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Internet-like energy system becoming reality

Oct 9, 2007 - Paul Hanley - The StarPheonix

Several years ago, the futurist Jeremy Rifkin predicted the world would build an energy system that would resemble the Internet.

The Internet is, of course, the worldwide, publicly-accessible series of interconnected computer networks that consist of millions of smaller domestic, academic, business and government information networks. People everywhere can link to the Internet, put information in and take it out.

Along these lines, Rifkin's energy "internet" would link to millions of energy producers, not just the few big producers and millions of consumers linked to today's energy grids. Utilities would become primarily managers of complex energy flows.

This vision is rapidly becoming a reality, with thousands and soon millions of people and companies throughout the world producing power-using solar panels, wind turbines and other technologies -- and feeding excess production into the electrical grid. Similarly, people, co-ops, companies and communities are beginning to produce their own heating and transport fuels, such as biogas, ethanol, biodiesel and solid fuels. One innovative leader is California, with its million solar roofs program.

Environmentalists have been urging SaskPower and the provincial government to open up the grid to private producers for some time. This approach has been gradually adopted, starting with larger co-generation facilities and wind farms, as well as several smaller pilot projects. SaskPower's Small Power Producers Policy was designed to accommodate customers who wish to generate up to 100 kilowatts (kW) of electricity.

Access to the grid has been opened wider now that SaskPower will allow net metering. Net metering refers to offsetting a customer's electricity consumption against that same customer's production of electricity. This applies to customers interested in generating their own environmentally-responsible electricity from wind, low impact hydro, biomass, flare gas, solar and heat recovery systems. With a net metering system, electricity flow is measured through special meters.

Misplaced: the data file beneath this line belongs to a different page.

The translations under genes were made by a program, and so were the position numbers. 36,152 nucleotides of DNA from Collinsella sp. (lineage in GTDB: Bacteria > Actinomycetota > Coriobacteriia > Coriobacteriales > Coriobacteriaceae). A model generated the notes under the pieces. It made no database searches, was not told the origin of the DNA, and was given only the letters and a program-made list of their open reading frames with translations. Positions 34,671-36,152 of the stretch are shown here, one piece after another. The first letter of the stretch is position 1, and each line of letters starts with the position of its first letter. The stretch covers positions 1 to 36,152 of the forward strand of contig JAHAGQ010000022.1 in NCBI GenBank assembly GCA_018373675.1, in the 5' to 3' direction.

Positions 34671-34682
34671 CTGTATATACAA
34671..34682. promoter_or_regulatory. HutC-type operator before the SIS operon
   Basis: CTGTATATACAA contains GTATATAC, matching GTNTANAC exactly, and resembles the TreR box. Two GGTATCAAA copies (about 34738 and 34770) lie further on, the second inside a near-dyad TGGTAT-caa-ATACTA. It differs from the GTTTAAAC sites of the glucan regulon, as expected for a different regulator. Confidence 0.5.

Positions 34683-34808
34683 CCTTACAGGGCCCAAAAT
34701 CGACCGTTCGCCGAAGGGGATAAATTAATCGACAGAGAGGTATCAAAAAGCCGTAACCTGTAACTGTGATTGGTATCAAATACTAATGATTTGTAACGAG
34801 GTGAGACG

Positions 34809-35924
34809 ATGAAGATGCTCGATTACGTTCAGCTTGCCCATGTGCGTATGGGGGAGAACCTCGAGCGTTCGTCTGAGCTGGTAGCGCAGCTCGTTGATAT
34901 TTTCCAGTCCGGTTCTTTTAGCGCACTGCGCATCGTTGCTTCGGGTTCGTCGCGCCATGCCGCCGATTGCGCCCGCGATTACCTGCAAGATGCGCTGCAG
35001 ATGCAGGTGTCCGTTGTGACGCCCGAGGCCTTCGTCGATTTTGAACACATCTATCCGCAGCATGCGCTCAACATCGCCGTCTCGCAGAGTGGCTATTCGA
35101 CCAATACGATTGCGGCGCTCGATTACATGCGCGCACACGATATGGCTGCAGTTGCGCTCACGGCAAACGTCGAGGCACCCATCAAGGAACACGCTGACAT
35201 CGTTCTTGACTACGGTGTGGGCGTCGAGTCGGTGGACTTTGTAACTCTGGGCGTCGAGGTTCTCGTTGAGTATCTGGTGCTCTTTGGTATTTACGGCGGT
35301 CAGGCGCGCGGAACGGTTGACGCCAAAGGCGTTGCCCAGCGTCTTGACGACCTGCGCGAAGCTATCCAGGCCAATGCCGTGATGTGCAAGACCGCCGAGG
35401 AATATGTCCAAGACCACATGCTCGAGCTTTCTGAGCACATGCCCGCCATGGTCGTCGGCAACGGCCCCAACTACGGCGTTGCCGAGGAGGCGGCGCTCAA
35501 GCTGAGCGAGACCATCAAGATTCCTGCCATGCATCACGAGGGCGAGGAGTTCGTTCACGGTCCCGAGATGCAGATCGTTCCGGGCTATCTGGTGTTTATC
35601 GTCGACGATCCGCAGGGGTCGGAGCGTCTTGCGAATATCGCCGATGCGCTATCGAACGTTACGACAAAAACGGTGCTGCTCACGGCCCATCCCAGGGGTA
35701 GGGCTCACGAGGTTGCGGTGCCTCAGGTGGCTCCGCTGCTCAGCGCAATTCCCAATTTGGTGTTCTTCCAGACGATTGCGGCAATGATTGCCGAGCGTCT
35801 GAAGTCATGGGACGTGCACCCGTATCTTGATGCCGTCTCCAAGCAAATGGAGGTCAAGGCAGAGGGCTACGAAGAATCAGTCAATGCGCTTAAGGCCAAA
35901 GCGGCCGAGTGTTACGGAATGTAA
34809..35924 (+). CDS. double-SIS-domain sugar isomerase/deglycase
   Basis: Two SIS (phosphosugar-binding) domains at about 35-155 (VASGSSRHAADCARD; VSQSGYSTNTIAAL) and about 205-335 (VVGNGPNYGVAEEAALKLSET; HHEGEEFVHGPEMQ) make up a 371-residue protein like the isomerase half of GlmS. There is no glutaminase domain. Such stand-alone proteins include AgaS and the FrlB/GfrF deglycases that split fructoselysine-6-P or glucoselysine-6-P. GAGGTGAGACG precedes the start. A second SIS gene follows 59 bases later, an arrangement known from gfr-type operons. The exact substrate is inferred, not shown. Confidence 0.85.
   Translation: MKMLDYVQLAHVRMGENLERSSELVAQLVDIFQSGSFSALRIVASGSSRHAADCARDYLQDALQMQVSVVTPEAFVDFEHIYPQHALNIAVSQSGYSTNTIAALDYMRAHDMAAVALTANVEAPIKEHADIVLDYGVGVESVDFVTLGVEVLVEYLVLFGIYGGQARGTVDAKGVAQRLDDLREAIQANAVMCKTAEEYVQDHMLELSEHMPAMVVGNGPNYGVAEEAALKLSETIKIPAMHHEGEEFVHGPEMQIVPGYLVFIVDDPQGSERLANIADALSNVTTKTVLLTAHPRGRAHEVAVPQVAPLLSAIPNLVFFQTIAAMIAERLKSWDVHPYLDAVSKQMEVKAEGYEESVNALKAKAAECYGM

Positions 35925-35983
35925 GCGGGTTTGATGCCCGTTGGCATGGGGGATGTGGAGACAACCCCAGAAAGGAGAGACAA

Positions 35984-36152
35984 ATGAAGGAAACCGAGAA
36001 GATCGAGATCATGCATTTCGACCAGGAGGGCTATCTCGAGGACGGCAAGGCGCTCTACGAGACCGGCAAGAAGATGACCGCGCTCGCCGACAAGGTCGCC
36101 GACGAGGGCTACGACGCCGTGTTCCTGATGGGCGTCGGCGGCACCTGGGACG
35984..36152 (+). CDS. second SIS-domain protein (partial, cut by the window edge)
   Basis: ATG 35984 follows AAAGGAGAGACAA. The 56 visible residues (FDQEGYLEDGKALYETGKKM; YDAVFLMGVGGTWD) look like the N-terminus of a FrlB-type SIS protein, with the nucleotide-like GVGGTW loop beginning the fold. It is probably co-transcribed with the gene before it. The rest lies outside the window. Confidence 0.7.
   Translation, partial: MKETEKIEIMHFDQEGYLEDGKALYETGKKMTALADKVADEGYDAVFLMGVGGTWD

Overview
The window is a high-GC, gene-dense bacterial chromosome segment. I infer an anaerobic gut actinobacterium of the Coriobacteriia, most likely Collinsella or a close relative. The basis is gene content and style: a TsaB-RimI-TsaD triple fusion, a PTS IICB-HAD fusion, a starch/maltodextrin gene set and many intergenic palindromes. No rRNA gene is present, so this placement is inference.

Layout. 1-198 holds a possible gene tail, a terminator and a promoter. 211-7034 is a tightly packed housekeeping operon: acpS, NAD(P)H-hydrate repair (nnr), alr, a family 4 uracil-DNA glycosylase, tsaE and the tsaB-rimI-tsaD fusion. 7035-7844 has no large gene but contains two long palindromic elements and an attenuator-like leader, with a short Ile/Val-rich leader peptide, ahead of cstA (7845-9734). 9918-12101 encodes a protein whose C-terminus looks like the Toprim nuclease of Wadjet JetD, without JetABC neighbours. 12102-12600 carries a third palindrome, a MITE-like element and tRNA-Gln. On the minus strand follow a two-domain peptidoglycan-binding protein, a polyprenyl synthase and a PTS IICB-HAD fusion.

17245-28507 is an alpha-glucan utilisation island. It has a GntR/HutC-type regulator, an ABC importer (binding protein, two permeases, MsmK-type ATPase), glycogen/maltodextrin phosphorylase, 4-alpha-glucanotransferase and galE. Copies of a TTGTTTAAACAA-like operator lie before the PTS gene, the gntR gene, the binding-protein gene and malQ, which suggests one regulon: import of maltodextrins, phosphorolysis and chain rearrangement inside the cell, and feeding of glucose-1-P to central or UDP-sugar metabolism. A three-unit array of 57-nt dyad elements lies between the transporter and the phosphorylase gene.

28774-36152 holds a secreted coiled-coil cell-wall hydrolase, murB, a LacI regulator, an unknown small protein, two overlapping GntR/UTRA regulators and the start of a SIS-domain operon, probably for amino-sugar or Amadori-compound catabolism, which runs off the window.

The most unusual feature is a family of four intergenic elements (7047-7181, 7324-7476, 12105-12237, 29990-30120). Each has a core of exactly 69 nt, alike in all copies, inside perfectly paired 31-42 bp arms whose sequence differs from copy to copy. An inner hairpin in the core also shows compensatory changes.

Net metering is part of the recently expanded Green Power Portfolio, which will help Saskatchewan achieve its goal of producing 30 per cent of its electricity from renewable sources by 2020. The portfolio includes:

- The expansion of wind generation, with a goal of an additional 100 megawatts by 2012. SaskPower will also establish a Wind Power Integration and Development Unit, to further study wind deployment in the province.
- Delivery of waste heat recovery projects from natural gas compressor stations, with a goal of 50 megawatts by 2010. - Delivery of biomass projects using forestry wastes, with a goal of 20 megawatts by 2010.
- Phase three of the Environmentally Preferred Power (EPP) Program will be launched, to solicit additional renewable power projects from the private sector.
- More energy efficiency and conservation programs, with a target of reducing electricity demand by 300 megawatts by 2017.

All this will be complemented by adding up to 400 megawatts of simple cycle natural gas-fired generation (SCGT). This method produces up to 50 per cent less carbon dioxide per megawatt hour than conventional coal-fired generation. SaskPower will offset the greenhouse-gas emissions associated with the operation of these turbines through a carbon credit system yet to be established. Emissions of sulphur dioxide, particulates and mercury are near-zero, and nitrogen oxide emissions will also be reduced compared to coal.

SCGTs will enable the integration of additional wind power into the electrical system since the ease of turning production on and off complements fluctuating wind power.

SCGTs are flexible with respect to location, helping to reduce the need for new transmission lines. The turbines will be installed in areas where electricity is most needed.

Another related development is the $320 million Green Future Fund from the sale of the province's stake in NewGrade Energy. The money is being allocated to four areas: $100 million for conservation and efficiency; $125 million for carbon capture and storage in the oil and gas and electricity sectors; $75 million to increase the use of renewable energy; and $20 million to reduce methane and other emissions from the oil, gas and agricultural sectors.

All these measures are positive moves to a more complex, diverse, stable and affordable energy system based on renewable sources. The StarPhoenix (Saskatoon) 2007